When federal election lawyers decided the nonprofit Crossroads Grassroots Policy Strategies likely violated political spending limits, campaign finance watchdogs were certain the Internal Revenue Service would take action.
After all, lawyers for the Federal Election Commission argued that Crossroads GPS, co-founded by Republican operatives Karl Rove and Ed Gillespie, spent more on politics than anything else leading up to the 2010 election.
Then the IRS tea party scandal exploded.
Republicans in Congress began waylaying the IRS over what they said was the systematic and inexcusable targeting of tea party and conservative groups. And the Treasury Inspector General for Tax Administration declared that the agency had employed “inappropriate criteria” in heavily scrutinizing some groups' tax-exemption applications.
The IRS’ nonprofit division, grappling with a decimated staff and limited resources, effectively lost whatever nerve it had left. Notably, it came to a near standstill on deciding whether it should grant "social welfare" nonprofit status to Crossroads GPS and other conservative groups. It likewise balked at denying or revoking nonprofit status for a growing constellation of politically driven, big-spending liberal nonprofits such as Patriot Majority USA and Priorities USA.
The IRS knew that many of these groups were highly political. But “nobody wanted to say 'no, you’re not exempt,'” said an IRS exempt organizations division staffer who asked not to be identified for fear of losing his job.
“We stalled so we wouldn’t have to say no,” he added.
The paralysis allowed organizations waiting for IRS approval to continue to spend freely on elections while keeping the names of their donors secret.
Related: Reid on money in politics
The tea party scandal, combined with Congress systematically stripping the IRS of resources and clout over decades, has led to an exempt organizations division that has all but quit regulating politically active nonprofits in any consistent, demonstrable way, a six-month Center for Public Integrity investigation reveals.
The investigation, which involved a review of thousands of pages of IRS documents and interviews with more than two dozen current and former IRS employees and administrators, finds the agency’s nonprofit regulation division has:
IRS Commissioner John Koskinen says the agency he’s led since December is in peril.
Related: Boustany on oversight
“We don’t have enough employees anywhere,” he told the Center for Public Integrity when asked about its ability to regulate nonprofit groups. “I think the whole agency is at risk at the level of underfunding we have.”
‘Social welfare’ explained
“Social welfare” nonprofits, also known as 501(c)(4) organizations, today play a key role in many federal political elections.
Related: Chasin on IRS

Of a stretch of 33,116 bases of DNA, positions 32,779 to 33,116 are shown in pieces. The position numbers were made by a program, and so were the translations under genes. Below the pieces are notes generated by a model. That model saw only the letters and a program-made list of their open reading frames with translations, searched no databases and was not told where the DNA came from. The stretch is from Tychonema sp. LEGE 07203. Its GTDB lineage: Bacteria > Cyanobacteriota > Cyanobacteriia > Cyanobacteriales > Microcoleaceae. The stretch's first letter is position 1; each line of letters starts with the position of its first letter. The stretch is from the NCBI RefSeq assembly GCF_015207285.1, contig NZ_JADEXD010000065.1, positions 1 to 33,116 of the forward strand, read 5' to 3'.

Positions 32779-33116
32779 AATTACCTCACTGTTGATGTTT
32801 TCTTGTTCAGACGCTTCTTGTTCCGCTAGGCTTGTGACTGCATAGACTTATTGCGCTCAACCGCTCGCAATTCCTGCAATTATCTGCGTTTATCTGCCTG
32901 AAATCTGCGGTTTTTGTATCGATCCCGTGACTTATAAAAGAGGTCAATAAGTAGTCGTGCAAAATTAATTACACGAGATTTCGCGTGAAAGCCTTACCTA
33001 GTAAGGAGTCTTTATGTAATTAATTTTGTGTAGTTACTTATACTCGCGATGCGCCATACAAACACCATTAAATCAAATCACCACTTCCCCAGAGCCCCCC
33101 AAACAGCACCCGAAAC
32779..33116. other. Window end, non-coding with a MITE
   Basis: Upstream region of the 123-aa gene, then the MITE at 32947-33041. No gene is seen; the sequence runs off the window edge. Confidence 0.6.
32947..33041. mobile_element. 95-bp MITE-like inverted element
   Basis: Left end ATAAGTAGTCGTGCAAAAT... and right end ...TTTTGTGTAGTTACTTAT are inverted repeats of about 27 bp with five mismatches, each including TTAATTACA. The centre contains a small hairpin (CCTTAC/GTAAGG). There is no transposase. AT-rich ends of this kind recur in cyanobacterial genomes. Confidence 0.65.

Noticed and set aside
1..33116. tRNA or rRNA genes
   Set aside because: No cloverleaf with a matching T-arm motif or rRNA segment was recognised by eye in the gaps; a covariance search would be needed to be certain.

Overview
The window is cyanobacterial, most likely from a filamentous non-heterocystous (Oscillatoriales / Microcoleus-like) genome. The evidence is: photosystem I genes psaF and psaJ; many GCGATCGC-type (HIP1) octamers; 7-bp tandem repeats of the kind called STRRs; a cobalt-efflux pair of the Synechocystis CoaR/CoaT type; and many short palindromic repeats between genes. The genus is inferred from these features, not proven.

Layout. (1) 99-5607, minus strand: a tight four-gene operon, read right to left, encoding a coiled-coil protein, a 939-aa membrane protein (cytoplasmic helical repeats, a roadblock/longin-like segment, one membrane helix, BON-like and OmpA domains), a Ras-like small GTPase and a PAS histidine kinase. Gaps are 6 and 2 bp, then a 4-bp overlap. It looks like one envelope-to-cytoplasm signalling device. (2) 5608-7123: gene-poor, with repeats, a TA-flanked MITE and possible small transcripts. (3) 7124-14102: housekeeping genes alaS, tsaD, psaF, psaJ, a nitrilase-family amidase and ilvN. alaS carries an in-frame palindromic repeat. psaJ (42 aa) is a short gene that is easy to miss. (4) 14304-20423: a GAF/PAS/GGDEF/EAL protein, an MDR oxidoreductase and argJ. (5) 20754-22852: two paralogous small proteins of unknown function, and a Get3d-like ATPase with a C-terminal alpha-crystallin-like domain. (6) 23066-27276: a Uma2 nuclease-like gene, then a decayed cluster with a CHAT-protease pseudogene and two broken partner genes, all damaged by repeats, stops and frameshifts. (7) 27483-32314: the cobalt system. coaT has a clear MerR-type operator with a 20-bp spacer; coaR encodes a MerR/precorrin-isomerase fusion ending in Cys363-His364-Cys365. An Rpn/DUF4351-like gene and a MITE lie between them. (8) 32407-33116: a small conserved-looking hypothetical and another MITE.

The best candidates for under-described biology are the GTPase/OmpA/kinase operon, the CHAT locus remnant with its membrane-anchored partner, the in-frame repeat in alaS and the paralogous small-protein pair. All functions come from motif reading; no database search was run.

But they began their existence as entirely different — and unassuming — kinds of creatures.
A federal law passed in 1913 created them as a "catch all" for nonprofit groups that weren’t necessarily educational or charitable but provided a public service and operated “exclusively for the promotion of social welfare.”
Thank a macaroni factory run by the nonprofit New York University Law School for their evolution.
Responding to business complaints about the arrangement, Congress in 1950 passed a law levying taxes on nonprofits’ “unrelated business income.” If nonprofits — 501(c)(3)s like hospitals, charities and universities and 501(c)(4)s — could run a side business, it meant they weren’t operating “exclusively” for their exempt purpose.
The U.S. Department of the Treasury, the IRS' parent agency, ultimately issued new regulations interpreting “exclusively” as “primarily.” In other words, social welfare nonprofits could engage in other kinds of activities so long as they operated primarily for the common good.
By 1981, the IRS further relaxed the rules by saying social welfare nonprofits could “carry on lawful political activities” as long as their work primarily benefited society’s welfare.
It wasn’t until the Supreme Court’s Citizens United v. Federal Election Commission decision in 2010, however, that politically active nonprofits — social welfare groups as well as 501(c)(5) labor unions and 501(c)(6) trade groups — became a major force in political elections, all while receiving a de facto tax subsidy.
The decision allowed corporations, unions and certain nonprofit groups to spend unlimited amounts of cash supporting or opposing political candidates so long as they didn’t coordinate with candidates or their committees.
Social welfare and other nonprofit groups galloped into the post-Citizens United era with an inherent advantage over overtly political groups: They could hide the source of their funding, regardless of whether those sources were corporations, individuals or other special interests. And they're only required tell the FEC the names of donors who give money to help produce specific ads — something that rarely happens.
Social welfare groups’ political spending, specifically, ballooned to $256 million during the 2012 election cycle from next to nothing only a few years before, according to the Center for Responsive Politics.
Aghast, watchdog groups and politicos filed numerous complaints with the IRS in hope the agency’s exempt organizations division would intervene, since it's supposed to ensure 501(c) nonprofit organizations don't become more political than the law allows.
This story is part of Consider the Source. Seeking to ‘out’ shadowy political organizations flourishing in the wake of the Supreme Court’s Citizens United ruling. Click here to read more stories in this investigation.
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Copyright 2014 The Center for Public Integrity. This story was published by The Center for Public Integrity, a nonprofit, nonpartisan investigative news organization in Washington, D.C.
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